After "Prizzi's Honor" and a prequel, "Prizzi's Family," Richard Condon concludes his trilogy with Prizzi's Glory, a sequel that takes us into years not yet born and into the higher reaches of respectability.
By now the Prizzis are unthinkably rich. Their holding company grosses nearly $17 billion annually, owns among other items 32 law firms, 137 hotels and 381 hospitals and has 9,208 senior executives, lawyers and accountants. It has respect but not respectability, for which Maerose (the Anjelica Huston character in the film) is aiming with a drive that has overwhelmed even the old Don himself.
Paving the road to respectability, Maerose takes husband Charlie Partana away from his killing chores and, against his better judgment, sees that he has a new name, face, voice and MO. When last seen, he is rushing up a veritable peak of propriety, uttering curses like "What in tunket!" and "Great Godfrey!"
Condon, as usual, wields a pen that is part scalpel, part Samurai sword. The legitimatizing of criminal money and the illegitimizing of the higher (and lower) reaches of government are equal themes.
"Prizzi's Glory" is with all else a hymn book in favor of Italian cooking. Too, it is also a satirical litany of the trappings of success. It is not kind to the incumbent Administration or televised religion, but it does celebrate family togetherness. Condon's powers of invention and expression and his gift for the credibly preposterous are undiminished.
T. Jefferson Parker follows his "Laguna Heat" with Little Saigon, a thriller set amid the Vietnamese refugee community in Orange County, which Parker appears to know with remarkable intimacy.
His protagonist, Chuck Frye, is a sometime journalist, the outcast son of a powerful developer. The kidnaping of his brother's Vietnamese wife sets off a convoluted plot with links to the Saigon that was and the Hanoi that is. The double-dealings and the final bloody confrontations are larger than life but the power of the story is in Parker's acute and palpable rendering of Little Saigon itself. He is a potent and irresistible writer.
Simon Brett and his London actor-sleuth Charles Paris would seem to have a lock on the theatrical mystery, but not so. Jane Dentinger's Jocelyn (Josh) O'Roarke is a New York stage director making her third appearance in Death Mask.
O'Roarke is not as witty and self-deprecating as the hard- drinking Paris. But she is equally insecure, though also tough-minded, ambitious, aggressive and obviously very, very good at her work.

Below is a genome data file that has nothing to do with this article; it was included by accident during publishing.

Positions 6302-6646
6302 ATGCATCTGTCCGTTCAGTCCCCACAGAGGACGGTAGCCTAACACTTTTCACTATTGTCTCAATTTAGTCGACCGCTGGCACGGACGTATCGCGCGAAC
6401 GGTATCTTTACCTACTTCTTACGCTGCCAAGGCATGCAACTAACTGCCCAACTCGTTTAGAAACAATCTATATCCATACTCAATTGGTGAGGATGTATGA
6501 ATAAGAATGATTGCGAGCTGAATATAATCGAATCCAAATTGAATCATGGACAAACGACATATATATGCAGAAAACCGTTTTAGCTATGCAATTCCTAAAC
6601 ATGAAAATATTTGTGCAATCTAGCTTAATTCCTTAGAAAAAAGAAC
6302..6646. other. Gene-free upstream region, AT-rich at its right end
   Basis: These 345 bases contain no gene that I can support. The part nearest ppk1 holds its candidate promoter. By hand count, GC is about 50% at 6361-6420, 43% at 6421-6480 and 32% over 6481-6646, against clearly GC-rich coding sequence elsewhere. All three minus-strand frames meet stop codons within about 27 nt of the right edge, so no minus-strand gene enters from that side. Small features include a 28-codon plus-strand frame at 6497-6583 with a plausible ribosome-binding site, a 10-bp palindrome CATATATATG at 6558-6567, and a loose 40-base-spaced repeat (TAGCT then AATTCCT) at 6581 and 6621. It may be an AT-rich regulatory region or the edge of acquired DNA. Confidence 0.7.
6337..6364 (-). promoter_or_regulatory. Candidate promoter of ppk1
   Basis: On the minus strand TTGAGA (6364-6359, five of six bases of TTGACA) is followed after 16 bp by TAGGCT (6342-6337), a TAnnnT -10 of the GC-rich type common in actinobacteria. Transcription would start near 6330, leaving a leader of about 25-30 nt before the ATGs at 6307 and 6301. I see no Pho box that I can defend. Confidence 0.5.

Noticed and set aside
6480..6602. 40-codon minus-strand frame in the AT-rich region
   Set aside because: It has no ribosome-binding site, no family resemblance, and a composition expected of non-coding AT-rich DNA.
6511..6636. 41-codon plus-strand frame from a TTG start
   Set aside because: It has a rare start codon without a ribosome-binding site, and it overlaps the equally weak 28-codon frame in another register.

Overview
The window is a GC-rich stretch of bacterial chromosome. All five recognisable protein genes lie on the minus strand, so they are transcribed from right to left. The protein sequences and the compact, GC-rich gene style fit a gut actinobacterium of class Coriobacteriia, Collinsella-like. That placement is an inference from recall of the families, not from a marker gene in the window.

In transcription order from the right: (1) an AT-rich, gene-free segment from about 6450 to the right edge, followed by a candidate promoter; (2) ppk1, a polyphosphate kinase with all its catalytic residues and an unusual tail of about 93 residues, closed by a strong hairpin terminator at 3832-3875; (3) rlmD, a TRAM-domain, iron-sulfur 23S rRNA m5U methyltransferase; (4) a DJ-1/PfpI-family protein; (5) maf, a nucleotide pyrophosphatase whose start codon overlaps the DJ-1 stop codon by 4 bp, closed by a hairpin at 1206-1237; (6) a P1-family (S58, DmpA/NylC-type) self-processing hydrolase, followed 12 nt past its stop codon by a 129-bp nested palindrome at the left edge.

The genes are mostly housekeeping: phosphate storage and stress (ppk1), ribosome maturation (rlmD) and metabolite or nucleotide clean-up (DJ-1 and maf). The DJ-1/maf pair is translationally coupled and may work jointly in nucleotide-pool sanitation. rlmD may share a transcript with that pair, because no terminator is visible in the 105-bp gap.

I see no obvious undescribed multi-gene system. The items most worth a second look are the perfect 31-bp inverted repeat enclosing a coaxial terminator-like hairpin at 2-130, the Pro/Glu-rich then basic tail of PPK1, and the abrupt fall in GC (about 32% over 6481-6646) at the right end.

Dentinger, a former actress who now runs Murder Ink, a New York mystery bookshop, knows the theater well. O'Roarke is here directing a revival of Shaw's "Major Barbara" to save an imperiled theater. It is exciting to watch O'Roarke pull the production together from casting and first reading to opening night. You know the author has been there.
But somebody would seem to prefer a quick closing this time. A supporting actor dies; there are curious near-misses and a whole set of cross-purposes plot to prise out.
Actually the author takes the theater more seriously than Brett does, substituting passion for playfulness. But among Dentinger's admirers, now including me, is Brett himself, who allows Charles Paris to send a congratulatory opening night wire to O'Roarke.
The Gogol, or Lower Depths, school of contemporary crime writing has no more knowledgeable member than Andrew Vachss, whose third thriller, Blue Belle, runs through Manhattan's underbelly like Con Edison conduits.
His hard-bitten, ex-jailbird hero, Burke, is the toughest-talking first-person narrator since Mike Hammer, although he has considerably more specific gravity. With his bizarre team of helpers, an elderly Chinese restaurateur, a precociously larcenous child, a mute, an electronics whiz and, this time, the large, troubled, sexy lady of the title, Burke seems a spiritual descent of pulp figures like The Shadow and Doc Savage. They, too, could both call on curious pals.
A mysterious gray van is bumping off young prostitutes and kidnaping others. Burke tangles with a sibilant super killer who is somehow tied to the van.
"Blue Belle" is a kind of sex-enriched sewer fantasy, lower and larger than life. You may hate yourself in the morning, but you are not likely to stop reading, because Vachss can write.
But some fantasies are more fantastical than others. Radio Blues is about identical twin sisters, one good, one rotten, one successful, one not very, one alive, one presumably dead by decapitation. It is from first to last unbelievable (then again many thrillers are when subjected to cold light). The trouble here is that Gloria Nagy, through her first-person narrator, one of the sisters, skates over presumably grisly, ghastly and mournful events with the same blithe indifference and minor amusement you might use to describe the spilling of a bottle of maraschino cherries at a cocktail party. It is enough to give hilarious a bad name.
PRIZZI'S GLORY by Richard Condon (E.P. Dutton: $17.95; 256 pp.) LITTLE SAIGON by T. Jefferson Parker (St. Martin's Press: $18.95; 355 pp.) DEATH MASK by Jane Dentinger (Scribners: $16.95; 290 pp.) BLUE BELLE by Andrew Vachss (Alfred A. Knopf: $15.95; 335 pp.) RADIO BLUES by Gloria Nagy (St. Martin's Press: $16.95; 288 pp.)